One Night in Miami...





In an audacious conceit, Muhammad Ali, Malcolm X, Sam Cooke and Jim Brown banter and squabble in Regina King’s highly entertaining and pertinent drama.


One Night in Miami

Race to the top: Sam Cooke, Jim Brown, Malcolm X and Muhammad Ali


One night in Miami four men sit in a hotel room and talk up a storm. Adapted by Kemp Powers from his own 2013 play, this would make for pretty stodgy cinema were it not for the calibre of the characters. For starters, we have Muhammad Ali – on the very night he became world champ: 25 February 1964. There’s also Jim Brown, “the best footballer in the world.” And Sam Cooke, the ‘King of Soul music.’ And the civil rights leader Malcolm X.


In 1985, Nicolas Roeg directed a film called Insignificance – based on the play by Terry Johnson – set over one night in a New York hotel room and featuring four iconic figures. Likewise a fictitious imagining, the characters here were all white: Joe DiMaggio, Albert Einstein, Joseph McCarthy and Marilyn Monroe. A conceit that worked a treat on stage (at the Royal Court), Roeg’s film version felt artificial and gimmicky. Not so One Night in Miami…, which marks the directorial debut of the Oscar-winning actress Regina King.


As a performer herself, King has elevated the drama through the skills of four remarkable actors, actors who are not only miraculously transformed into their famous characters but breathe real life into the recognisable mannerisms. While it’s the London-born Kingsley Ben-Adir who has been attracting the most Oscar heat for his turn as Malcolm X, history may be against him. Another English actor, David Oyelowo, was passed over for his uncanny conversion into Martin Luther King in Selma, and only last year the London-born Cynthia Erivo was nominated for playing the cherished African-American abolitionist Harriet Tubman. But this film is an ensemble piece and all four actors exhibit an extraordinary talent for nailing their personalities. Leslie Odom Jr, who played the abolitionist William Still in Harriet and Aaron Burr in the film and stage versions of Hamilton, effortlessly conjures up a snappy, savvy Sam Cooke – and sings in character, to boot. Aldis Hodge (Straight Outta Compton, Clemency) lends enormous heft, charisma and dignity to Jim Brown and has perhaps the most memorable scene – before the opening title – which he shares with Beau Bridges. As Ali, here still known by his pre-Muslin moniker of Cassius Clay, Eli Goree is tremendous fun and perfects the boxer’s vocal cadence (although he’s actually more muscular than Ali ever was). Which leaves Ben-Adir as Malcolm X, the quartet’s moral conscience and a righteous killjoy of the evening’s high jinks. Yet it is he who encapsulates the story’s moral timbre, driving home the consequence of what it means to be a black icon. Ben-Adir would make a great Barack Obama.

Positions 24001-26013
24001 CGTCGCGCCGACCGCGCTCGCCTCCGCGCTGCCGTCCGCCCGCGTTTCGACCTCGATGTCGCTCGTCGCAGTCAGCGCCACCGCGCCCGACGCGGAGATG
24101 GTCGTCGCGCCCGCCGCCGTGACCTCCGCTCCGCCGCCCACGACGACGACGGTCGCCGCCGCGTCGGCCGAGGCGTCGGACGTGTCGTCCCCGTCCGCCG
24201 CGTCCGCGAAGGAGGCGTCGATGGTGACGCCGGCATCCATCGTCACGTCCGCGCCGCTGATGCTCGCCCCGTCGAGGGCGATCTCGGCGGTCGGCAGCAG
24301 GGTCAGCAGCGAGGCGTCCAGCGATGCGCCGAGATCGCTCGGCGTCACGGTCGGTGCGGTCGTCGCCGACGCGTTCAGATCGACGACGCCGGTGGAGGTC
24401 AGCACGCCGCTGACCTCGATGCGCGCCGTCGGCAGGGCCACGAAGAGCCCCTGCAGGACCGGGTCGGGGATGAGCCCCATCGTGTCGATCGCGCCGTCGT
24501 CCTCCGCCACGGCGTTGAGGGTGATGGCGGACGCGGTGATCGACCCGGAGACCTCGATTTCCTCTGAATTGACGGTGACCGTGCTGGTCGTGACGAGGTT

The actors certainly do justice to Kemp Powers’ perceptive and colourful dialogue, even if some of it feels anachronistic and even banal. But unlike Ma Rainey's Black Bottom, another recent stage adaptation, One Night in Harlem… is given a more limber, cinematic feel, helped by flashbacks and breaks from the claustrophobia of the hotel room. And it’s a terrific play. Following the Caucasian glut of last year’s Oscar contenders, this season we are treated to an embarrassment of African-American riches.




Cast: Kingsley Ben-Adir, Eli Goree, Aldis Hodge, Leslie Odom Jr, Joaquina Kalukango, Nicolette Robinson, Michael Imperioli, Lawrence Gilliard Jr, Christian Magby, Jeremy Pope, Christopher Gorham, Beau Bridges, Lance Reddick, Emily Bridges.


Dir Regina King, Pro Jess Wu Calder, Keith Calder and Jody Klein, Screenplay Kemp Powers, from his play of the same name, Ph Tami Reiker, Pro Des Barry Robison, Ed Tariq Anwar, Music Terence Blanchard, Costumes Francine Jamison-Tanchuck, Dialect coach Tré Cotten.


Snoot Entertainment/ABKCO-Artificial Eye.

114 mins. USA. 2020. Rel: 26 December 2020. Available on Amazon Prime. Cert. 15.